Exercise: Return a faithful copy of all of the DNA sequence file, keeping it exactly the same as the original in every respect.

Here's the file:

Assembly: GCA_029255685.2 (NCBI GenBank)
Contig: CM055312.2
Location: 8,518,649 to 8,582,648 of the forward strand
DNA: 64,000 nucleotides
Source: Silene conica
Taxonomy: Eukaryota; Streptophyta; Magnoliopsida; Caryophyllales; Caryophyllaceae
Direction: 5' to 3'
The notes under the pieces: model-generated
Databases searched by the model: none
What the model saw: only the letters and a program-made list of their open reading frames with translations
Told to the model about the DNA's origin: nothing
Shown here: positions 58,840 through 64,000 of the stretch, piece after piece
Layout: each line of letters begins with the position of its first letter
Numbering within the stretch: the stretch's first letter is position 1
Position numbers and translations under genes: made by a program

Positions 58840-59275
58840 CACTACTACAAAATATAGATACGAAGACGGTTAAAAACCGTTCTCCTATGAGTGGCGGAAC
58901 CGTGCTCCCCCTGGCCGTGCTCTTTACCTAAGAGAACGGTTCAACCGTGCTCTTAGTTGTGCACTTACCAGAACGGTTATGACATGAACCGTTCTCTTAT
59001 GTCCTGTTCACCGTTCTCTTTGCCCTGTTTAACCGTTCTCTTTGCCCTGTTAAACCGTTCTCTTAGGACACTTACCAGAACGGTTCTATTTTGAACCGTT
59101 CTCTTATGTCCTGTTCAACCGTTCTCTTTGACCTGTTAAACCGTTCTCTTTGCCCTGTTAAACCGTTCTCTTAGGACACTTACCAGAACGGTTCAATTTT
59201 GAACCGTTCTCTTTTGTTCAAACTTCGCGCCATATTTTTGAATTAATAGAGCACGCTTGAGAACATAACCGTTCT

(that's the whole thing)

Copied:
Assembly: GCA_029255685.2 (NCBI GenBank)
Contig: CM055312.2
Location: 8,518,649 to 8,582,648 of the forward strand
DNA: 64,000 nucleotides
Source: Silene conica
Taxonomy: Eukaryota; Streptophyta; Magnoliopsida; Caryophyllales; Caryophyllaceae
Direction: 5' to 3'
The notes under the pieces: model-generated
Databases searched by the model: none
What the model saw: only the letters and a program-made list of their open reading frames with translations
Told to the model about the DNA's origin: nothing
Shown here: positions 58,840 through 64,000 of the stretch, piece after piece
Layout: each line of letters begins with the position of its first letter
Numbering within the stretch: the stretch's first letter is position 1
Position numbers and translations under genes: made by a program

Positions 58840-59275
58840 CACTACTACAAAATATAGATACGAAGACGGTTAAAAACCGTTCTCCTATGAGTGGCGGAAC
58901 CGTGCTCCCCCTGGCCGTGCTCTTTACCTAAGAGAACGGTTCAACCGTGCTCTTAGTTGTGCACTTACCAGAACGGTTATGACATGAACCGTTCTCTTAT
59001 GTCCTGTTCACCGTTCTCTTTGCCCTGTTTAACCGTTCTCTTTGCCCTGTTAAACCGTTCTCTTAGGACACTTACCAGAACGGTTCTATTTTGAACCGTT
59101 CTCTTATGTCCTGTTCAACCGTTCTCTTTGACCTGTTAAACCGTTCTCTTTGCCCTGTTAAACCGTTCTCTTAGGACACTTACCAGAACGGTTCAATTTT
59201 GAACCGTTCTCTTTTGTTCAAACTTCGCGCCATATTTTTGAATTAATAGAGCACGCTTGAGAACATAACCGTTCT